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    These guys like Bill have no problem with CEOs deciding how much to pay each other. They have no problem with that kind of conflict of interests when it comes to rich folks. Now it were poor folks, that'd be a different story and the outrage would be flying. But it's a different set of rules for rich folks.
  17. oaklandroadie
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    oaklandroadie Well-Known Member

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    This is a great study. It shows the free market works, and that progressive busy bodies and the federal government (but I repeat myself) can stay out of it. The market will find the correct equilibrium.

    Good find, md!
  18. mdgator05
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    mdgator05 Premium Member

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    That would be the hope. But it certainly hasn't happened yet, despite a lack of evidence that higher CEO pay led to higher returns (in fact, the article also points out that the evidence, while not as compelling as their work). So now we have to wait a few years and see if the free markets correct the issue. Then you can make your first statement (if it happens). As of now, you really can't. And of course if it doesn't happen, will you be consistent enough to recognize that they didn't work?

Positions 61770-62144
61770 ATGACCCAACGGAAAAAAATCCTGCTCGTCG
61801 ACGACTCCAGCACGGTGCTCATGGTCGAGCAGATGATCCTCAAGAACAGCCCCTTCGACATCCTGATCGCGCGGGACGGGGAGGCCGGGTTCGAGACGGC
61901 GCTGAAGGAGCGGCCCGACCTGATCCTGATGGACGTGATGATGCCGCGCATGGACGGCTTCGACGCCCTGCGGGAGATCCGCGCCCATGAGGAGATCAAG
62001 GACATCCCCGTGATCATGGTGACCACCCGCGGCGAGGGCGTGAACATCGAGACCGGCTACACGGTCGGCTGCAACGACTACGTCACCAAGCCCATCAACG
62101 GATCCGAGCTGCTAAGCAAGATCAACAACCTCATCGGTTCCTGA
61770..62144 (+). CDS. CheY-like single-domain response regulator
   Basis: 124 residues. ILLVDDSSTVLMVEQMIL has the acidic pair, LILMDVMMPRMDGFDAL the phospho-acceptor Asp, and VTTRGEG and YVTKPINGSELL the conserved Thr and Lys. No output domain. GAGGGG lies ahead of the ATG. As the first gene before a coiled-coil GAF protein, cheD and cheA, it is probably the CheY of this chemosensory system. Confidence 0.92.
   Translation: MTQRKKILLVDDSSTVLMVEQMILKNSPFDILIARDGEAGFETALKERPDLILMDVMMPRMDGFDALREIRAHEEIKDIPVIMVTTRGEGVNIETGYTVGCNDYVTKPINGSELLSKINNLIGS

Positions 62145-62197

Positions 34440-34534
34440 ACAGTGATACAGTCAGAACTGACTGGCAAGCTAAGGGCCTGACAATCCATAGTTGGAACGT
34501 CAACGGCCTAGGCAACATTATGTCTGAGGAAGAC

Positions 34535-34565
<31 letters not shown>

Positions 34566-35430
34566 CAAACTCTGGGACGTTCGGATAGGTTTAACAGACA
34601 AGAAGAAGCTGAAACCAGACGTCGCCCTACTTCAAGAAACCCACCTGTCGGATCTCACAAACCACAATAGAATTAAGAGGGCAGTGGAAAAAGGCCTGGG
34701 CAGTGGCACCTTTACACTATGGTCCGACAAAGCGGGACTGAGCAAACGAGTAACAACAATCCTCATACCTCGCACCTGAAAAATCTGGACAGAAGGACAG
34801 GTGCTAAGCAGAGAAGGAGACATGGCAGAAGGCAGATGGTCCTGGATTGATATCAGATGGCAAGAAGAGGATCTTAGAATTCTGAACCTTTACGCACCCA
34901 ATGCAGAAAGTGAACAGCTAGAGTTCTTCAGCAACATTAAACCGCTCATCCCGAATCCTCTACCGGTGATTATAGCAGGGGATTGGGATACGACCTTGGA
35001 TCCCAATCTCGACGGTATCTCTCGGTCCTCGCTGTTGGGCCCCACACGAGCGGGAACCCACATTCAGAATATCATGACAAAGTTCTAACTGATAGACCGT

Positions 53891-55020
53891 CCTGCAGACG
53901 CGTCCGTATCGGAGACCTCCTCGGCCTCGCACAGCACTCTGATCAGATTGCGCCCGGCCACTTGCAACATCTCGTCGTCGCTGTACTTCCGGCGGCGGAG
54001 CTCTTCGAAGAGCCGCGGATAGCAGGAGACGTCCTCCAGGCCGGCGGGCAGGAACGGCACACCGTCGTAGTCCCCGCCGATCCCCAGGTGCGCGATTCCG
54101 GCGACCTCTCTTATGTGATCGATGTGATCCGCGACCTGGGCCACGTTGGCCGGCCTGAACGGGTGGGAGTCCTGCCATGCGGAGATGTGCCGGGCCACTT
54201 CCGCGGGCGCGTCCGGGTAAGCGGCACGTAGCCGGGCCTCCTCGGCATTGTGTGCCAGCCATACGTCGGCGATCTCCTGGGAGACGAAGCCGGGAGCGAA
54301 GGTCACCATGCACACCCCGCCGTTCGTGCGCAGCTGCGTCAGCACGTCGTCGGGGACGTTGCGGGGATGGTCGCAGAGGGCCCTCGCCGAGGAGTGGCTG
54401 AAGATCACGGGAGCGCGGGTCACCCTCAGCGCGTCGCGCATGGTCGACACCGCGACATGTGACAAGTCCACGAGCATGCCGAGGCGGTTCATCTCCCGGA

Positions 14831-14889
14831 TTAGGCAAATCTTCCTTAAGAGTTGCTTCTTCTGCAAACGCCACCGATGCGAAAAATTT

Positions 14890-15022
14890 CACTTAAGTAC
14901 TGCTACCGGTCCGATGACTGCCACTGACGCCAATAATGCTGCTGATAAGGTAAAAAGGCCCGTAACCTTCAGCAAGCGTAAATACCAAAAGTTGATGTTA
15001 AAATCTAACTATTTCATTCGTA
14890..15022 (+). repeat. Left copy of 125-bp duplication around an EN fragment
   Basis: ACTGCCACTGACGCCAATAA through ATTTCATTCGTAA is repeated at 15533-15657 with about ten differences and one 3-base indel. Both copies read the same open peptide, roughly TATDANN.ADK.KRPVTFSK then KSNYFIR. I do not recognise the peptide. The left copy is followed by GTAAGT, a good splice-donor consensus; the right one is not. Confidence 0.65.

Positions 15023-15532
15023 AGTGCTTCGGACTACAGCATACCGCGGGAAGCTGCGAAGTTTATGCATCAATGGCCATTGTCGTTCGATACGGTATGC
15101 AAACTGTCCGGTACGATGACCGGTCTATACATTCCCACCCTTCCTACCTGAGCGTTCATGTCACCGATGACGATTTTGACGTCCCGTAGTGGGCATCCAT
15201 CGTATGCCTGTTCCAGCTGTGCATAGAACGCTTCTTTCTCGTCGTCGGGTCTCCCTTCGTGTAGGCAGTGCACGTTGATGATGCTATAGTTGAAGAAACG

19. dangolegators
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    dangolegators Well-Known Member

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    Actually it shows the opposite of that. If the free market were working in this case, the higher paid CEO would produce better results, not worse.
  20. Cruzer84
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    Cruzer84 VIP Member

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    You people do know that publicly traded companies are owned by... the public.
    Liberals seem to think that a corporation is a club of rich people making money off of slave labor. I'm still amazed by that ignorance.
    A company that performs poorly will be rewarded with a falling stock price. Eventually the CEOs of failing companies get replaced.
    As far as the misplaced outraged at the infinitesimal number of overpaid CEOs I wonder if you have the same outrage for athletes, actors, musicians and $1,000,000 an hour speakers named Clinton.